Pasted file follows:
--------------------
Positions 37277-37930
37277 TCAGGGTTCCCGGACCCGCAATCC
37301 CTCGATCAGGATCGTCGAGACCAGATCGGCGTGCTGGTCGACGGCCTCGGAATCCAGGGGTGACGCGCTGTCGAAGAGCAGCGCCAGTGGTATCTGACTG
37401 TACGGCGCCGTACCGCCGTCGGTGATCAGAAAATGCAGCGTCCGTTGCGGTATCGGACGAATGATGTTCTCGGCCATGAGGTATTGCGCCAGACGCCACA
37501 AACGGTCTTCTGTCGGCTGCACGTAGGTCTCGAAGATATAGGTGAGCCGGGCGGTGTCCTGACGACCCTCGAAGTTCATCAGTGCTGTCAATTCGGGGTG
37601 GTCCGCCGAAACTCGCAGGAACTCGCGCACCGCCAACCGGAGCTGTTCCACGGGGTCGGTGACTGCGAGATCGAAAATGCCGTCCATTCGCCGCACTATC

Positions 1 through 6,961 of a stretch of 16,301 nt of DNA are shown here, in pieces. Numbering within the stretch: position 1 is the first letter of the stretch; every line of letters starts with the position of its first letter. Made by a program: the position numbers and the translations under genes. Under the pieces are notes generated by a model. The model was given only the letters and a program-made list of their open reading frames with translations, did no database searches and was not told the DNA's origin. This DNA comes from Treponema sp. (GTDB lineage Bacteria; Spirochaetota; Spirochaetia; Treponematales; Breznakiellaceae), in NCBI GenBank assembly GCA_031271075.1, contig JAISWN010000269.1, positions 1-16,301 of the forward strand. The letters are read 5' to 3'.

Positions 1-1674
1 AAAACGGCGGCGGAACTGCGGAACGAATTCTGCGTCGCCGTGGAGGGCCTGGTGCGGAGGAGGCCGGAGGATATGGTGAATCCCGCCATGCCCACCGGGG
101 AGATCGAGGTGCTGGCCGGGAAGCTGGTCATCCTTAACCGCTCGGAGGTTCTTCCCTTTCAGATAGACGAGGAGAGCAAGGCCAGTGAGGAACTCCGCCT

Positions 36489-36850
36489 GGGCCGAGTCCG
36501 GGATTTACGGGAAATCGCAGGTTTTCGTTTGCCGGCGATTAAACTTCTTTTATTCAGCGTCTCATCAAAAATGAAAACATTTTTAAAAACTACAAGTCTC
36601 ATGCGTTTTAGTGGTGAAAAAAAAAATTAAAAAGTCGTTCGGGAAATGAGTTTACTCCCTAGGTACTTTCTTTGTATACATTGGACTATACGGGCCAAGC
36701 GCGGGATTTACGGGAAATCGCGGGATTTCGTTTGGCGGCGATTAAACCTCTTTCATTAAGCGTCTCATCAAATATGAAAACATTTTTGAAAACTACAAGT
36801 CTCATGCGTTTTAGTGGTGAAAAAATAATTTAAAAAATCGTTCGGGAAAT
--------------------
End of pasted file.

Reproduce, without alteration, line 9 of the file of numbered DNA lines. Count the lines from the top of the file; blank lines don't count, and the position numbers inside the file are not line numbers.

1 AAAACGGCGGCGGAACTGCGGAACGAATTCTGCGTCGCCGTGGAGGGCCTGGTGCGGAGGAGGCCGGAGGATATGGTGAATCCCGCCATGCCCACCGGGG